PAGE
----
Wilkes professor, retired G.A.R. teacher say Bob Dylan deserves Nobel Prize
When the Swedish Academy announced Oct. 13 that working faction, the Nobel Committee, selected Bob Dylan as the winner of the 2016 Nobel Prize in Literature, congratulation for the iconic American songwriter was not unanimous.
The honor, bestowed upon an American for this first time since Toni Morrison received the award in 1993, sparked controversy over whether Dylan’s celebrated catalogue of lyrics can be considered literature and whether the lines between high art and low art should be forever blurred. Literary heavyweights and educators spoke out since the announcement, stating various and opposing perspectives on whether “the voice of a generation” deserves literature’s highest accolade.
According to nobelprize.org, Dylan was awarded “for having created new poetic expressions within the great American song tradition.” On the website, permanent secretary of the Swedish Academy, Sara Danius, is quoted as saying, “He can be read, and should be read, and is a great poet in the English tradition.”
Others have said that because Dylan’s writing was created with the attention of being performed with a piece of music, accompanied by instrumentation and live oral expression, it does not qualify as poetry. The consensus being it cannot stand alone as a written work on a page.
Award-winning novelist and Guggenheim Fellow, Rabih Alameddine tweeted perhaps the most critical statement, saying, “Bob Dylan winning a Nobel in Literature is like Mrs. Fields being awarded 3 Michelin stars. This is almost as silly as Winston Churchill.”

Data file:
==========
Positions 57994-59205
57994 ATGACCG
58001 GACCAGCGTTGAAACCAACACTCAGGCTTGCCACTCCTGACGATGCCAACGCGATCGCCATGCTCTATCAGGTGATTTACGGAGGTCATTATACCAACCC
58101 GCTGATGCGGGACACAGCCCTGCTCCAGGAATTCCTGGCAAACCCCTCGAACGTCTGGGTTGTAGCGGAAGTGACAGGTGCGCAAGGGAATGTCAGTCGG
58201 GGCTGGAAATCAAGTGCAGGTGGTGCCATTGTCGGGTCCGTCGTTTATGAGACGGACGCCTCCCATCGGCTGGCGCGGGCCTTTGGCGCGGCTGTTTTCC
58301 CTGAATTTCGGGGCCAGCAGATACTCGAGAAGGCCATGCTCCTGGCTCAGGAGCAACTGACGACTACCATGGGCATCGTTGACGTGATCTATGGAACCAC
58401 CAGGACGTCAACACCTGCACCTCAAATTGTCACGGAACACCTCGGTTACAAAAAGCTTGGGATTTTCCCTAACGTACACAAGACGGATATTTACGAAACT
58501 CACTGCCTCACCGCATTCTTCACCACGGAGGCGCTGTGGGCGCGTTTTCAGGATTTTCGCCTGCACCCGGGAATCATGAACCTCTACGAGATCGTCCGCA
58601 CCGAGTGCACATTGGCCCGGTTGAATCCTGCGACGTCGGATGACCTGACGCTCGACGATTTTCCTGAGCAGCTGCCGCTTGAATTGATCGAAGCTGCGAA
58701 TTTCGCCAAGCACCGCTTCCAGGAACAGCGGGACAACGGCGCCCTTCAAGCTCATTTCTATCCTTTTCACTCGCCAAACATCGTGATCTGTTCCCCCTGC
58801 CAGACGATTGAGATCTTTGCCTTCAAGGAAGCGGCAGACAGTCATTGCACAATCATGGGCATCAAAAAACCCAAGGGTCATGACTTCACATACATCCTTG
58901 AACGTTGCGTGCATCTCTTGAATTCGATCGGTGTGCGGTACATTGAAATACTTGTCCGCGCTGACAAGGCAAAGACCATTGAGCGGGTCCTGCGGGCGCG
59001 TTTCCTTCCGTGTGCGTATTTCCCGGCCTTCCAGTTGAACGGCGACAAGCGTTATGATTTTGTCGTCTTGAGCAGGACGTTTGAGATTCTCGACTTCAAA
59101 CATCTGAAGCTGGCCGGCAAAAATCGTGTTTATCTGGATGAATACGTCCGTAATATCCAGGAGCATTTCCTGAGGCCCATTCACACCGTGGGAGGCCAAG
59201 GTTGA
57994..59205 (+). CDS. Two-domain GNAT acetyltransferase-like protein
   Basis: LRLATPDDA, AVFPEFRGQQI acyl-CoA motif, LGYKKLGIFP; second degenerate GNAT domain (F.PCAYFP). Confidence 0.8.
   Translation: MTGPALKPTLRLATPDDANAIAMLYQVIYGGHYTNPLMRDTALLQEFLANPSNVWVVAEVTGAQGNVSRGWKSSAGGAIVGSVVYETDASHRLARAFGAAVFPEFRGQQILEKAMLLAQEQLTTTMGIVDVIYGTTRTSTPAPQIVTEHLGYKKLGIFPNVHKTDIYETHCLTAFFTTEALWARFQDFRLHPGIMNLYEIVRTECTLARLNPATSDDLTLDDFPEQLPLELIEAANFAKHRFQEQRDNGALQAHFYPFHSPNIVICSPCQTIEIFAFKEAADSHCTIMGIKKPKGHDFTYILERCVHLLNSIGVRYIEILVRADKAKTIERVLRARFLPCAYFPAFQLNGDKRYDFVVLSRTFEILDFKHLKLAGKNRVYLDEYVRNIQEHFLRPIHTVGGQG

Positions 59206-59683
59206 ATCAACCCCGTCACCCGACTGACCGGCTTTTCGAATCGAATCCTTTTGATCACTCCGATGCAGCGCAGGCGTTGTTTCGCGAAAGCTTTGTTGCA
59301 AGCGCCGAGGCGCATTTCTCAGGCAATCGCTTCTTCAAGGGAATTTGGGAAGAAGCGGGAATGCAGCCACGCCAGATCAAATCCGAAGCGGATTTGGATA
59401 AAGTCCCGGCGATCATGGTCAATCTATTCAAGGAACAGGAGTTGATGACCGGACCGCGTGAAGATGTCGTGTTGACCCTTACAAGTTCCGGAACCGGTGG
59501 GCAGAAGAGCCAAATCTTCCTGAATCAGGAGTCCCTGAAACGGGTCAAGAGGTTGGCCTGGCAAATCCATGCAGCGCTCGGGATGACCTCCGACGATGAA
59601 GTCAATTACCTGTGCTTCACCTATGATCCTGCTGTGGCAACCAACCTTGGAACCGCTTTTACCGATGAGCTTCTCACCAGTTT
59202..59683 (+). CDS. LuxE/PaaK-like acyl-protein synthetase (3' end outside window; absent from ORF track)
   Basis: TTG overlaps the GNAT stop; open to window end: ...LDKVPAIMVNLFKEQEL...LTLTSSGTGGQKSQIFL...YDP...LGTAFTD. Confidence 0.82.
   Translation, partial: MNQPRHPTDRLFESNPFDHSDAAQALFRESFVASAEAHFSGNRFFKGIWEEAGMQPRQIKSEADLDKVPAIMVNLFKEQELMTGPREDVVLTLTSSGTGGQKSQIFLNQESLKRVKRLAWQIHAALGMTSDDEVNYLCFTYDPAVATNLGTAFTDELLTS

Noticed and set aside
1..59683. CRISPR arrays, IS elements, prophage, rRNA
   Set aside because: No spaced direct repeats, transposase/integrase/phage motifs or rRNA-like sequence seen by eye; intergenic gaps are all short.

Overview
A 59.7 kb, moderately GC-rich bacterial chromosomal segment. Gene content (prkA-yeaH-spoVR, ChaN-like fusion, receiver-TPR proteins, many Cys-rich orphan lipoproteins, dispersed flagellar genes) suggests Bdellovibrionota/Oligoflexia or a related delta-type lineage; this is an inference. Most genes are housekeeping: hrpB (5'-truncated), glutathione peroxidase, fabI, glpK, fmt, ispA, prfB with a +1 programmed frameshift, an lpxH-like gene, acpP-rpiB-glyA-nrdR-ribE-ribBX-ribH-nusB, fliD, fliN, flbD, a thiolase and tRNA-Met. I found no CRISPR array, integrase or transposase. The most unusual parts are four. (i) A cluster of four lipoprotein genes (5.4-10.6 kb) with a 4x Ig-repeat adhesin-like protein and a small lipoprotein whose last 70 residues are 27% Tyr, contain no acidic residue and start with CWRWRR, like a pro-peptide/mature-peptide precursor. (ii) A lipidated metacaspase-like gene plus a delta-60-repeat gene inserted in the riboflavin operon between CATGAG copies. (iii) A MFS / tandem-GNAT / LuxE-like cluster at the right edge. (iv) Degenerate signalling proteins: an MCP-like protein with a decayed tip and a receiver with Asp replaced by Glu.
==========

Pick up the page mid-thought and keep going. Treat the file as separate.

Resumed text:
Alameddine later clarified that he respects Dylan as a songwriter, but he’d have awarded the prize to poets more deserving.
Knoxville, Tenn. songwriter and retired English teacher, Lex Zaleta, disagrees. Teaching in the Wilkes-Barre school district for 35 years, the Nanticoke native often used Dylan’s songs to teach his students about literary devices such as alliteration and rhyme scheme in an accessible way.
As early as the 1970s, Zaleta was telling students Dylan would win a Nobel Prize.
Zaleta said Dylan is not so far from the type of poet Edgar Allan Poe was.
“I think Poe was probably his own one man band,” Zaleta said. “He wrote his own rhythm section into his pieces. Take ‘Annabel Lee’ for instance. A folk singer can sing that just how it is.”
Zaleta said arguments that Dylan’s work is not literature overlook the fact that playwrights, who also create pieces designed for performance, were bestowed the honor, including Jose Echegary, who won in 1904 and Eugene O’Neill, who won in 1936.
“Dylan’s treatment of the human condition reached millions more than the slender books of poetry that have helped past writers claim the prize,” Zaleta said. “A poem is on a page, and if you recite it out loud, it’s already changed. If you put music to it, it doesn’t cease to be a poem.”
Stephen Crane Award-winning author, Gary Shteyngart tweeted against the decision, saying, “I totally get the Nobel committee (sic). Reading books is hard.”
Wilkes University associate professor of English Tom Hamill said he understands the plight of writers who aren’t satisfied with the Nobel Committee’s judgment, but he doesn’t think it should bar Dylan from the prize.
“There are a couple of ways I fully understand the lack of celebration of poets as poets,” Hamill said. “It maybe draws attention to poets on the ground, as it were, who are not recognized and calls attention to the need to recognize literature as literature … but I would suggest a great American troubadour is being honored for his work.”
Hamill has taught Dylan’s work as part of a general English education course at Wilkes, and he said he sees Dylan as a poet who is “bridging the folk tradition with the high literary tradition.”
The educator said using music in the literature cannon opens up accessibility for students that is beneficial and exciting, and he challenges his students to negotiate the material with the same level of care and struggle they would with another text.
“As much as it might be seen as a slight to the tradition, I would suggest that it speaks to the reach of literature and its influence on pop culture,” Hamill said of Dylan’s honor.
Hamill and Zaleta are not the only academics who have embraced Dylan in the literary tradition. The Oxford Book of American Poetry included Dylan’s “Desolation Row” in its 2006 edition, and Cambridge University first published “The Cambridge Companion to Bob Dylan” in 2009.
Reach Matt Mattei at 570-991-6651 or Twitter @TLArts